PM Harris Asks The Hard Questions At CDB Governors’ Meeting

BASSETERRE, St. Kitts (SKNIS) — Where we are now?

Where are we headed? And how will we get there? were the three fundamental questions asked by Prime Minister of St. Kitts and Nevis Dr. the Honourable Timothy Harris during his address at the Caribbean Development Bank (CDB) Governors’ Meeting’s opening today (May 20).

Prime Minister Harris who is also the current Chairman of the Board of the CDB, noted that the answers to these questions will help the Caribbean Region determine its future.

“I am aware of several research projects being undertaken in respect of gathering information on various aspects of the development situation in the Caribbean,” Prime Minister Harris said. “We also have to agree that as a result of this on-going research we already have some answers to this simple but essential question. Therefore, I take the opportunity to commend all the institutions (national, regional and international) that are leading in this important work.”

In response to the second question, Prime Minister Harris contrasted the plight of prospective entrepreneurs against that of a successful banking system.

“To many people have no money to take care of themselves and their families yet our banking system in the OECS is overflowing with cash, concomitant with a hollow cry of limited investible opportunities in the face of our young men and ladies buzzing with ideas but no cash, ready for prime time in vybzing, dancehall, poetry, arts, crafts, culture, videography, production, sports and entertainment,” he said.

The banks were encouraged to finance entrepreneurial endeavours.

“It is perhaps here that a Development Bank must bring a new focus, new attention and new resources to help us to pursue a people centred path of diversification in which a new local entrepreneurial class is nurtured and supported,” Prime Minister Harris advised. “Access to low cost financial resources and technical expertise remain the backbone for achieving the sustainable development agenda for the Caribbean region. In this regard, we need to seriously explore the potential for public-private partnerships (PPPs) to play a role in enabling sustainable and scalable financial access.

“I encourage the Bank to find soft resources to be made available to our Development Banks for support to our farmers, fishers, hairdressers, our truckers – many of these small entities feel left out in the cold by our commercial banks.”
Prime Minister Harris’ proposed answers for “how will we get there,” included the region’s approach to production and distribution of alternative energy.

“Wouldn’t it be a game changer if the Caribbean assumed leadership in alternative energy export?” he queried. “That would have enormous implication for the cost of doing business and development in the region? A leadership role here will do wonders for our competitiveness. Imagine a new OECS space with St Kitts and Nevis, Dominica, Grenada, leading in geothermal energy for the sub-region, Puerto Rico, the French overseas territories and southern islands. Imagine the results – new jobs, new skills, new sources of foreign exchange, new dynamics in trade and sustainable development too. If we can work together coordinating, sharing and leveraging resources, harmonizing regulations across jurisdictions in respect of alternative energy and power purchasing agreements (PPAs), we will create an amazing platform from which the CDB can act as enabler of resources and optimize resources from the Climate Fund. Let us have a fresh start in alternative energy.”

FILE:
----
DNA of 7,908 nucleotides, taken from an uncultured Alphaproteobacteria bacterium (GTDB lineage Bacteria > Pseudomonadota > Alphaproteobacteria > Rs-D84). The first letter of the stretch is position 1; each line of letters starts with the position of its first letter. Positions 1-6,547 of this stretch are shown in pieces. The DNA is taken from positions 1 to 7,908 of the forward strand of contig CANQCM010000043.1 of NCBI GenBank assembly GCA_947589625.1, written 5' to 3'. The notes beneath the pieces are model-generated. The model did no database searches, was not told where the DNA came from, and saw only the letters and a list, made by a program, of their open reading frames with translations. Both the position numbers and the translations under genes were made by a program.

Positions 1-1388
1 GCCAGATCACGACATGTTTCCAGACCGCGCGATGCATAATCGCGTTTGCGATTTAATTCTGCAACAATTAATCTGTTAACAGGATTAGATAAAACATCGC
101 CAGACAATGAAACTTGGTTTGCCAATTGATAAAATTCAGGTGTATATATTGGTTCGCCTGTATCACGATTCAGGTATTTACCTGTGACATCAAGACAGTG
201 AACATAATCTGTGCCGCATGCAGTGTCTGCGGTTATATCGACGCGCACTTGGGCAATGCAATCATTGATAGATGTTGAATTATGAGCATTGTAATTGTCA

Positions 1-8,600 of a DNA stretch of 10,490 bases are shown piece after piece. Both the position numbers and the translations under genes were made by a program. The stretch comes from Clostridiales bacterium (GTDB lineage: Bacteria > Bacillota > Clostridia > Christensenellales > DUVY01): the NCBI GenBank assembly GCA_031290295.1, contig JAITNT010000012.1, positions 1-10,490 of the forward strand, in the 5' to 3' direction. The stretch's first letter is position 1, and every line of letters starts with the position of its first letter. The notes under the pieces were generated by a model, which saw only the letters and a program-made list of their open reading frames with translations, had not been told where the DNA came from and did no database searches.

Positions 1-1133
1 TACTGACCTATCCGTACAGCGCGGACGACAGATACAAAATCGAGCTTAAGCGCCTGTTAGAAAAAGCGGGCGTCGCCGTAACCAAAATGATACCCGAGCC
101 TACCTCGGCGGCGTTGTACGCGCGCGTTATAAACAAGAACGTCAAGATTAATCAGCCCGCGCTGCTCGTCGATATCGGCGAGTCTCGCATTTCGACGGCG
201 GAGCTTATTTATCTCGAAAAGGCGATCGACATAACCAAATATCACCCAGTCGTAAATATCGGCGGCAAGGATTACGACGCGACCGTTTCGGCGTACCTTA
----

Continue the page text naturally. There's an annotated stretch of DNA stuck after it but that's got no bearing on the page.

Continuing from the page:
Prime Minister Harris concluded by addressing sustainability relative to the Caribbean context.

“In this critical period for the Caribbean Community, we will forge ahead in articulating a clear vision for the development of the region,” Prime Minister Harris concluded. “A glimpse at our human systems and legal and regulatory frameworks quickly reveal some credible strengths. The time is right for us to devise appropriate mechanisms to translate these strengths into opportunities for economic and social advancement. We cannot achieve success in creating prosperity for all without a stronger commitment to the sustainable development agenda and stronger partnerships with the international community. It is not just access to financing that matters, but the impact and outcome of usage of those funds, the institutions that we build, the values that we adopt and promote and in the end the civilisation that we mould.”

The Prime Minister called upon CDB and other regional and international partners to “support efforts of the small states in the Caribbean to spur inclusive growth and job creation in order to reduce poverty, and enhance the prospect for attaining prosperity well into the future.”

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